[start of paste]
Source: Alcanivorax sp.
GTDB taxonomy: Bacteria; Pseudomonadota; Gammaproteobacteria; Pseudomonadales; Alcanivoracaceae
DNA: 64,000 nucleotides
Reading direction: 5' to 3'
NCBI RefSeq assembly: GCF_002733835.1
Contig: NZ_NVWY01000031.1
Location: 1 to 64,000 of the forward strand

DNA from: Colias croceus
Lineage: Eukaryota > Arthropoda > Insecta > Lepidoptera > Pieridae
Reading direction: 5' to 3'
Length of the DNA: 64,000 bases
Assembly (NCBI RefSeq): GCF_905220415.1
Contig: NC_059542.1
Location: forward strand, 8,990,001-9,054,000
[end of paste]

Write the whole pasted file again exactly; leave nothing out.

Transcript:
Source: Alcanivorax sp.
GTDB taxonomy: Bacteria; Pseudomonadota; Gammaproteobacteria; Pseudomonadales; Alcanivoracaceae
DNA: 64,000 nucleotides
Reading direction: 5' to 3'
NCBI RefSeq assembly: GCF_002733835.1
Contig: NZ_NVWY01000031.1
Location: 1 to 64,000 of the forward strand

DNA from: Colias croceus
Lineage: Eukaryota > Arthropoda > Insecta > Lepidoptera > Pieridae
Reading direction: 5' to 3'
Length of the DNA: 64,000 bases
Assembly (NCBI RefSeq): GCF_905220415.1
Contig: NC_059542.1
Location: forward strand, 8,990,001-9,054,000